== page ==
Current plays a big part in jig selection. That's a big factor. If the tuna are deep with a heavy current, big out the 500gr jigs and hope they get down.
    On those days or nights with no or little current a smaller jig in 150-200gr works great. I'm tired of typing, so that's my two cents for this Friday afternoon.:)
     
  4. Uncle Russ

    Uncle Russ Senior Member

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    Wow. Pretty detailed info, MrBill. I had heard some of that but not all--puts a lot of it in perspective. Thanks.

    Russ
     
  5. ksong

    ksong SPONSOR

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    Russ,
    I am thinking what tackles and what jigging tecniques to recommend at Canyon Runner fishing seminar in Newport, RI as many jig fishermen in New England are heavily influenced by Shimano Butterfly jigging system and by charter boats guides in Cape Cod Bay who are specialized in light tackles.
    You can catch a tuna on a kayak with a great fun, but you can not say a kayak is the best boat to fish tuna. :)

    The problem is tuna can be caught by many different ways of jigging. Anyone who caught tuna only by one specific method believes the method he uses is the best way to catch tuna. Tuna jigging is evolving.
    My way of jigiging is not for everybody and it can not be the best way.

    Using 200 - 300 g jig doesn't mean you got to use 200 - 300 g rod. :)
    I prefer 400g and 500g jigging rod for tuna.
    90 percent of my tuna catches on jigs were made in depth between 80 ft - 150 ft.
     
  6. ksong

    ksong SPONSOR

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    There were time I couldn't lower my jigs past 50 ft. :)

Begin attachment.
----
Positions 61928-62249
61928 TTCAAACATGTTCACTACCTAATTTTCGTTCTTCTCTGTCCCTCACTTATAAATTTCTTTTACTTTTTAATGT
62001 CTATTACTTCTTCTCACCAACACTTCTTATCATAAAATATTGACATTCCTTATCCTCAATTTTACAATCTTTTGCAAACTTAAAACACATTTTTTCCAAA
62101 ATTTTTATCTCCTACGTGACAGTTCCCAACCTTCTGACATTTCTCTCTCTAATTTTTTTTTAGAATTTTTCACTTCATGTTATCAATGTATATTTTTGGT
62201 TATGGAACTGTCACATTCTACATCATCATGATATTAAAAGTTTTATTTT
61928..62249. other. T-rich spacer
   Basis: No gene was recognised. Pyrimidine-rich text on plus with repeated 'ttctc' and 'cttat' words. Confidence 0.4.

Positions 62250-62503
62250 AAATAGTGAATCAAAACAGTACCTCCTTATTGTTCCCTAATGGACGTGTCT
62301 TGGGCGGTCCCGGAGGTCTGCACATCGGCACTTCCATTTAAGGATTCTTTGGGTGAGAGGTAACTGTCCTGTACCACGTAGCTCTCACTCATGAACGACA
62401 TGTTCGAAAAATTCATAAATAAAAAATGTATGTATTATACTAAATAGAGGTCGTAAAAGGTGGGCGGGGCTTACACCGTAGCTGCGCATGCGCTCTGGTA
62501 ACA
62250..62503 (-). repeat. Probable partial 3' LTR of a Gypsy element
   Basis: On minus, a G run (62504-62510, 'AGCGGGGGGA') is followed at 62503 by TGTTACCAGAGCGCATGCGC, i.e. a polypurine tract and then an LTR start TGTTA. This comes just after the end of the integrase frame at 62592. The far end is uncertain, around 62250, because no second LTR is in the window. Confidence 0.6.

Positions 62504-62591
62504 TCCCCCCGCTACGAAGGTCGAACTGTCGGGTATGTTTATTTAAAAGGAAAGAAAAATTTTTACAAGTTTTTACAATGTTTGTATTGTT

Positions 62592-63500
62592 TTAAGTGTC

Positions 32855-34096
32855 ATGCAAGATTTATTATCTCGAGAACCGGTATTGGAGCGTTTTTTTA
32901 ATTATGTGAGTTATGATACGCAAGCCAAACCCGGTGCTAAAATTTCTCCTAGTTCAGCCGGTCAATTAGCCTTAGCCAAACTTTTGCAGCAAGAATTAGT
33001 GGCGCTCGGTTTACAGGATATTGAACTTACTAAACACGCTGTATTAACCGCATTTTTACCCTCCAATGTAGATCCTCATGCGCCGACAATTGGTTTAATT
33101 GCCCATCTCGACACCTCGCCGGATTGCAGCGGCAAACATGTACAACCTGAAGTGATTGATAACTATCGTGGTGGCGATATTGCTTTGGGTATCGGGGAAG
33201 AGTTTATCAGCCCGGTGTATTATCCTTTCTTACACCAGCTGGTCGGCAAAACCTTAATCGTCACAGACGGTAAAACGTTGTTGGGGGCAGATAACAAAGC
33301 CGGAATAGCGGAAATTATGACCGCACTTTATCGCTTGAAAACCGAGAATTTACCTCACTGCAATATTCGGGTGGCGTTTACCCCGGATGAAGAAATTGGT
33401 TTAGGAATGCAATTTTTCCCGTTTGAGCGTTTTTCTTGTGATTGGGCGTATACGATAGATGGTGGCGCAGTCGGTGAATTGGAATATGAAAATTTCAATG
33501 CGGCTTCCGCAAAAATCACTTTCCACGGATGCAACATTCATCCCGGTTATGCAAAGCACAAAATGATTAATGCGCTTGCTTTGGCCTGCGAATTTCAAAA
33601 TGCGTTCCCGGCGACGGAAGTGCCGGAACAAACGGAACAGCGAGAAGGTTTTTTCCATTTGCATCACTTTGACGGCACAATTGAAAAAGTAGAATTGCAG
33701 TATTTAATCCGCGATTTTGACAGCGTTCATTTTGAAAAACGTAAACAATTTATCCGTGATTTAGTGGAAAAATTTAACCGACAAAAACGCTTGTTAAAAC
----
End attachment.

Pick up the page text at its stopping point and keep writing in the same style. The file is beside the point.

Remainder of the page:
[​IMG]
     
  7. BretABaker

    BretABaker Guest

    thats a nice problem to have!
     
  8. Uncle Russ

    Uncle Russ Senior Member

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    Thanks everyone. Looking forward to meeting you guys. I think I will bring the OTI 300 and 600 gram rods and the Nirai spinner (500g).

    Russ
     
  9. MrBill

    MrBill Senior Member

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    Russ,
    Don't forget to pack some poppers. :D
     

    Attached Files:

  10. Ragman

    Ragman Moderator

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    Hey Uncle Russ!

    Also remember the sub-surface swimming jigs. You've got the Shibuki and the Baby Runboh and the Tuna Pen (sinking model) worked for me when the topwater bite just wasn't there.

    The pink color happened to work best on my last trip, but the dark blue for some reason didn't get as much YFT attention as the pink.

    I think you can get them at PLAT.
     
  11. STx Fisherman

    STx Fisherman Senior Member

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    Mr. Bill....

    That looks like a popper parade....lol.

    Thanks for the insight on how the yft slow down at 300 feet or deeper because of the colder temperature. That is an excellent explanation as to why they hit slower jig movement.